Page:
Villa Nurbs: a Sad Spectacle

It is June 2012, and  after a decade of construction Villa Nurbs is still incomplete. In fact, construction has now seemingly come to a halt. If this is indeed the case, then Villa Nurbs appears to be falling into ruin even before ever being completed. A corian panel is missing on the facade, perhaps blown away in a windstorm, while dust and bird droppings accumulate on the EFTE surfaces. There are certainly no signs of human life on the site; neither construction workers nor inhabitants. A futurist dream house that is uninhabitable is now entering into decline just as slowly as it has taken to get this far, despite the use of the latest digital technology in its design and fabrication. All that money and effort spent on something that might actually never get to be enjoyed by its client; all those puff pieces published in various design media on an incomplete building that looks now like it will remain that way forever; all those claims of “sustainability” and “energy efficient materials”. A building that can’t be used is unsustainable, no matter how energy efficient it may be in theory. What a pathetic spectacle. I sincerely hope I’m wrong. 

About Rafael Gomez-Moriana

I am an architect, writer and educator. rafagomo.com chronicles my architectural making, writing, teaching and curating activity, while criticalista.com is an archive of my writings as well as a platform for venting personal rants and observations. I studied architecture at the University of Waterloo (Canada) and at the Berlage Institute (the Netherlands). I direct the University of Calgary’s architecture term-abroad program in Barcelona and teach at CIEE, and have previously taught in the Metropolis Masters Program in Architecture and Urban Culture as well as at Carleton University and the University of Manitoba.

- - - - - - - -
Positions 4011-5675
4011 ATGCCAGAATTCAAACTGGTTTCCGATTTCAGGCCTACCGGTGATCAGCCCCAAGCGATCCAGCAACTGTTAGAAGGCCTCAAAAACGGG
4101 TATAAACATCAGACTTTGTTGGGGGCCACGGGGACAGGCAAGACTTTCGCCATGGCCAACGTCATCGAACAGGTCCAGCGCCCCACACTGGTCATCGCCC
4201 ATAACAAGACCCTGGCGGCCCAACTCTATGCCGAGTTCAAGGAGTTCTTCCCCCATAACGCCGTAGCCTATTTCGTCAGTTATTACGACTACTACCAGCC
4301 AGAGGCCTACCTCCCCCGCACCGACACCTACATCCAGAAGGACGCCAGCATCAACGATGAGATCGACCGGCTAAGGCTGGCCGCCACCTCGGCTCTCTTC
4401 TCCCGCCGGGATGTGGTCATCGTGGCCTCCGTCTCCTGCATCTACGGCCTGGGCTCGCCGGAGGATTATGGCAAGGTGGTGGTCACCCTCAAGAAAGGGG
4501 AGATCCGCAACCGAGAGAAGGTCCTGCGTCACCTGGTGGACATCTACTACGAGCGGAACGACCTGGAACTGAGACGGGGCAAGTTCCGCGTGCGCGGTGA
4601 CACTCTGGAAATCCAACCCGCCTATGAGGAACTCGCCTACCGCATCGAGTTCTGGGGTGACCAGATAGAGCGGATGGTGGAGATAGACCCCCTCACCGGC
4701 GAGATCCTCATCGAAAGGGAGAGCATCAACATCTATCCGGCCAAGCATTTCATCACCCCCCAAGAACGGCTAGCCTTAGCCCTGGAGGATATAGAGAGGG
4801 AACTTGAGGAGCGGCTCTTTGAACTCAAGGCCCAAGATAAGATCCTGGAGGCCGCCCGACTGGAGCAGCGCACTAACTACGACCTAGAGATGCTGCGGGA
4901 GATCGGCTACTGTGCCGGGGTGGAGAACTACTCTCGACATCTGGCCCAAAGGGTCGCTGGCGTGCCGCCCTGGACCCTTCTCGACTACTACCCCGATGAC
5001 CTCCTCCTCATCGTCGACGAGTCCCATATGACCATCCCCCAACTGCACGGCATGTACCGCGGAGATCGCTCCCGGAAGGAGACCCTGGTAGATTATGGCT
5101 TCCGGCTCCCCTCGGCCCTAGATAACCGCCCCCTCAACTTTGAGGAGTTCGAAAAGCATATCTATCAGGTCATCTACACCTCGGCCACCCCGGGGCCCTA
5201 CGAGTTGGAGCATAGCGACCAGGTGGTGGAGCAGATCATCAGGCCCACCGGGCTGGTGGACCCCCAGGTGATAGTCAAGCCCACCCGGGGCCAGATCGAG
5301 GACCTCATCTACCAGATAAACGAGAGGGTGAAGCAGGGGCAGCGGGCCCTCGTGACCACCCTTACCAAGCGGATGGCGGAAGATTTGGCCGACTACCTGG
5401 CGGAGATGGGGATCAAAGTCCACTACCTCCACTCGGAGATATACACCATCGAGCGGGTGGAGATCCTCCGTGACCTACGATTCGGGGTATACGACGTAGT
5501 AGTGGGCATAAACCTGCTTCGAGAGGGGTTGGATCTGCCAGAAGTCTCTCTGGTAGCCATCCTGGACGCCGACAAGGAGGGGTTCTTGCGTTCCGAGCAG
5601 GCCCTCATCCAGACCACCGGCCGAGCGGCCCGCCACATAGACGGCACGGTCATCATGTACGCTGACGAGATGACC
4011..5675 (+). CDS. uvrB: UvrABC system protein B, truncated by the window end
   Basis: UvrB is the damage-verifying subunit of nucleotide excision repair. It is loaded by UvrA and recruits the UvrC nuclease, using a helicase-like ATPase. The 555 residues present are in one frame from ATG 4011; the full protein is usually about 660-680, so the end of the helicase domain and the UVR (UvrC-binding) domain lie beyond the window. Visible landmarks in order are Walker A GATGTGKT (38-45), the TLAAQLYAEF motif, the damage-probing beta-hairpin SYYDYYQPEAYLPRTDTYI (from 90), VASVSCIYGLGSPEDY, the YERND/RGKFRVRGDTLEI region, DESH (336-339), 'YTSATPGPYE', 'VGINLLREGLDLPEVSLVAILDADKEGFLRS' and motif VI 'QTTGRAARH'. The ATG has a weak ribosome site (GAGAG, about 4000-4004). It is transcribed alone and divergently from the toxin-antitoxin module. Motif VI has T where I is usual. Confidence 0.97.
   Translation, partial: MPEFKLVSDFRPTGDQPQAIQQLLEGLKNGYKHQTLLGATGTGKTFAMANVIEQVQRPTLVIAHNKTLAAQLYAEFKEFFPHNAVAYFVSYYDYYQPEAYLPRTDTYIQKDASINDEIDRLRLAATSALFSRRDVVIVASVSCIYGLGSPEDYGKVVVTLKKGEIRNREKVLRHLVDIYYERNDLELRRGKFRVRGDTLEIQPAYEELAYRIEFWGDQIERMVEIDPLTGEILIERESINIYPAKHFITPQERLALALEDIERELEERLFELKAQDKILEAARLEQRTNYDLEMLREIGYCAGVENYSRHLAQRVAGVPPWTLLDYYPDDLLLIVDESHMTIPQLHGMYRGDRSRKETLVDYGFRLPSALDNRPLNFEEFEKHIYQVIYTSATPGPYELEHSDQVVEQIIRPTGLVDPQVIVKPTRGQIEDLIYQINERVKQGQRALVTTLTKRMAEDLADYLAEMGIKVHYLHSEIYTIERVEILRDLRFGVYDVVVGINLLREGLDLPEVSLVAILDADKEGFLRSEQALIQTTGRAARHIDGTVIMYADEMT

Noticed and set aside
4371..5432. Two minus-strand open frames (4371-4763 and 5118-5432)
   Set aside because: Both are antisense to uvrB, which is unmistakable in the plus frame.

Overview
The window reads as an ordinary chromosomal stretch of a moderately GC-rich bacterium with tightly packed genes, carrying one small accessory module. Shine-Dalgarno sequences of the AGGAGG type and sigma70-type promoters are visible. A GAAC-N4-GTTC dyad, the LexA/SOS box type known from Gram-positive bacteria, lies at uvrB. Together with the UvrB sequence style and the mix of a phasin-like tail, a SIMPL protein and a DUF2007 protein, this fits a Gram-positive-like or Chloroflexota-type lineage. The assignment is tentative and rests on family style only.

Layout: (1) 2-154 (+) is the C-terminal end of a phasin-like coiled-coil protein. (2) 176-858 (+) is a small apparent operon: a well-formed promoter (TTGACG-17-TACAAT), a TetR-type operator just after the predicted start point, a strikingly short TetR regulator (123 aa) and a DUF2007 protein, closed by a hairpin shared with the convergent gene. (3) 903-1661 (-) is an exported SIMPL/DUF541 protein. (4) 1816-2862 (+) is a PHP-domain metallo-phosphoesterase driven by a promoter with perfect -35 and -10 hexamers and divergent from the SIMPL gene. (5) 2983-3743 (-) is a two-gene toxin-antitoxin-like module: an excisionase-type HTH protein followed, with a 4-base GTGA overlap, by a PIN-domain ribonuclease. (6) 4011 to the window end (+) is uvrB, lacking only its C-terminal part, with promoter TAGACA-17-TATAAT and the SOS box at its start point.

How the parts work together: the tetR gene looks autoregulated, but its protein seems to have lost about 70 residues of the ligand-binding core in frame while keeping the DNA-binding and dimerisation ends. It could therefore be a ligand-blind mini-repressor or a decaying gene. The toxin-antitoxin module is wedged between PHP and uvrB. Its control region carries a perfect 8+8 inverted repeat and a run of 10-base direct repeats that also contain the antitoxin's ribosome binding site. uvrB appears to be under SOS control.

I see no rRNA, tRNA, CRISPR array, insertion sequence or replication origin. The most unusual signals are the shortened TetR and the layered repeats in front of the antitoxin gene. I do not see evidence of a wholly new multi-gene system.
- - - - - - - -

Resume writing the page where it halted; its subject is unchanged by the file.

2 comments

  1. no, you are not wrong, when I see this house, I remember the film Mon oncle, de Tati…Villa Nurbs is artificial, if there is a problem with energy, peoople inside will dye… No windows… argh.

  2. Pingback: Still Nurbing Along | Criticalista

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